At New Relic, we are on a mission to make the lives of every engineer easier. That’s why, back in mid-2020, we announced that we are taking an open sourced approach to instrumentation to make it easier to gather complete telemetry from software and systems. We open sourced several of our agents at the time and pledged to open source our New Relic Browser agent in 2021. Recently, we doubled-down on our open source commitment with the announcement that we are now a Platinum member of the Cloud Native Computing Foundation (CNCF) and Zain Asgar, GM of Pixie and New Relic Open Source, is joining the CNCF governing board.
This month we continued our open source mission with the announcement that our browser real user monitoring agent is now open source. The open sourced New Relic Browser agent source code can be found here on New Relic’s GitHub organization: newrelic-browser-agent. By open sourcing our Browser agent, we believe it will provide you with complete transparency about the code you deploy to your systems. We can also better engage with you on your feedback and accelerate innovation and quality of our browser monitoring product.
What is New Relic’s Browser agent?
The Browser agent also shows page view popularity and captures user satisfaction (Apdex). It monitors session performance with a detailed timeline and heat map of the load and interaction events during a webpage's full life cycle.
Go beyond page performance to track user perception
While real user data gives insights into page performance, the Browser agent goes further, giving visibility into your users' perception of your site's performance. Pages can load content in many different ways, and users control when they interact with that content. This is why some user-centric performance metrics happen outside the standard window onload (page load time) in the browser monitoring agent. We have included perceived performance metrics into the agent so that you know what your users are experiencing. Specifically, Google’s Core Web Vitals and metrics such as Largest Contentful Paint (LCP), First Input Delay (FID), and Cumulative Layout Shift (CLS).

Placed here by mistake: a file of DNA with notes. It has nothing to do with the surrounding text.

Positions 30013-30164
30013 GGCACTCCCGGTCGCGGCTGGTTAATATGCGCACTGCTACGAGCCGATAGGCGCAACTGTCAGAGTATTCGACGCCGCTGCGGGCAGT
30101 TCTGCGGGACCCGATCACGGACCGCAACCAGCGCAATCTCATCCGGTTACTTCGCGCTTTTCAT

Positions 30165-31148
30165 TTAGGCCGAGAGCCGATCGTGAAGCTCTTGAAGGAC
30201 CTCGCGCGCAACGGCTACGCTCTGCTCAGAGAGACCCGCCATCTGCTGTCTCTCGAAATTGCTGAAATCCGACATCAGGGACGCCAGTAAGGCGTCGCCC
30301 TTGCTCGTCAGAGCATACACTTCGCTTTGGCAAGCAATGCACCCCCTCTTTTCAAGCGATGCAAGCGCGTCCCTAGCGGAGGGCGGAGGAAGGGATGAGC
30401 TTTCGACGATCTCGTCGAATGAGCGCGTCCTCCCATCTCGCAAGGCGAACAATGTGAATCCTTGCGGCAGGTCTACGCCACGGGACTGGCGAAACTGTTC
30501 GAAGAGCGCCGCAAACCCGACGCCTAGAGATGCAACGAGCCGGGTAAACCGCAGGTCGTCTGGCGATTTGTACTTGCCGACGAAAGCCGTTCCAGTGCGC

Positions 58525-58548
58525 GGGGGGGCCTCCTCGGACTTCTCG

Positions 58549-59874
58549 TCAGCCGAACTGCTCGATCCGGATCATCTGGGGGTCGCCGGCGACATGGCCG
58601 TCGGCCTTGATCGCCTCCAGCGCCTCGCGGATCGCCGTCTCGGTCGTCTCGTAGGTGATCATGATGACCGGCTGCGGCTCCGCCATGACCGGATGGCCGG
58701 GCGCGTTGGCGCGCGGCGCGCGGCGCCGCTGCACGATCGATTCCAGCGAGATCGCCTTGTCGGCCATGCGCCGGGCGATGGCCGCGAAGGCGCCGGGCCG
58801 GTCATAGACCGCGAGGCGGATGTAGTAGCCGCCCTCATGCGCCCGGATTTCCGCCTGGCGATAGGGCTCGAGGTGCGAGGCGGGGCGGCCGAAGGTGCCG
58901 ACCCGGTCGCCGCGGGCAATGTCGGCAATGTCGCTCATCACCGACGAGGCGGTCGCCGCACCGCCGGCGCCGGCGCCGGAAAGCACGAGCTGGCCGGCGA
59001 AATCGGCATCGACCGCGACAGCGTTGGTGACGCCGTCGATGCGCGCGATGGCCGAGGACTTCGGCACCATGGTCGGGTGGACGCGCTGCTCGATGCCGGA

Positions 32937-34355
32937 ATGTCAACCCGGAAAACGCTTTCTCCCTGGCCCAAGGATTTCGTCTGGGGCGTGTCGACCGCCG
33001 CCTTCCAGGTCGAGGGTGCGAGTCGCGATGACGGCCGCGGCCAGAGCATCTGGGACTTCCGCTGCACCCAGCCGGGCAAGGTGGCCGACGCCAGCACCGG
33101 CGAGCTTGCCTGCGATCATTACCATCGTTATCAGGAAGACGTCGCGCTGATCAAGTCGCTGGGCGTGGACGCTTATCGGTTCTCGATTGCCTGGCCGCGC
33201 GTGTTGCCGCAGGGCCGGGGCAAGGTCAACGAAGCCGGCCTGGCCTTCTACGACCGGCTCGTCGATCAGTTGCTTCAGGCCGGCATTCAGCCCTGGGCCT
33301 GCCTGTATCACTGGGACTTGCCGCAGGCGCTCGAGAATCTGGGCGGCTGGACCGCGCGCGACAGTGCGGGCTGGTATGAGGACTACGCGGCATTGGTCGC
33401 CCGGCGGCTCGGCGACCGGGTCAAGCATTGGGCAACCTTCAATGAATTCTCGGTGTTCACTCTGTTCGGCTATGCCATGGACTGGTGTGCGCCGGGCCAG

Finally, the Browser agent takes a full-stack observability approach through its use of distributed tracing (DT). Use our SPA agent and turn on DT to follow requests from browser activity to time spent in network to backend activity.
How to set up and contribute to the Browser agent
Ready to start contributing to the Browser agent?
- First, instrument your site. Check out this short Nerd Byte on how to add browser instrumentation to your site in minutes.
- After you instrument your site, there are a few steps to start contributing to the Browser agent:
- Next, read the Contributor’s Guide (or quickly review the following screen capture):
- After that, it’s up to you what you want to contribute. You can request a new feature or report a bug. Submit on the Issue Tracker, or fork a repository to start contributing right away.
To learn how to install, configure, and test the Browser agent, and walk through submitting an issue or pull request, see Nerdlog Roundup: Our Browser Monitoring Agent Is Open Source.
You can get started with contributing feedback and increasing the innovation and quality of our browser monitoring product at any time. Want a step-by-step guide to contributing to open source? Check out our Beginner’s Guide. Or dive right in by going to the New Relic Browser agent open source project.
The views expressed on this blog are those of the author and do not necessarily reflect the views of New Relic. Any solutions offered by the author are environment-specific and not part of the commercial solutions or support offered by New Relic. Please join us exclusively at the Explorers Hub (discuss.newrelic.com) for questions and support related to this blog post. This blog may contain links to content on third-party sites. By providing such links, New Relic does not adopt, guarantee, approve or endorse the information, views or products available on such sites.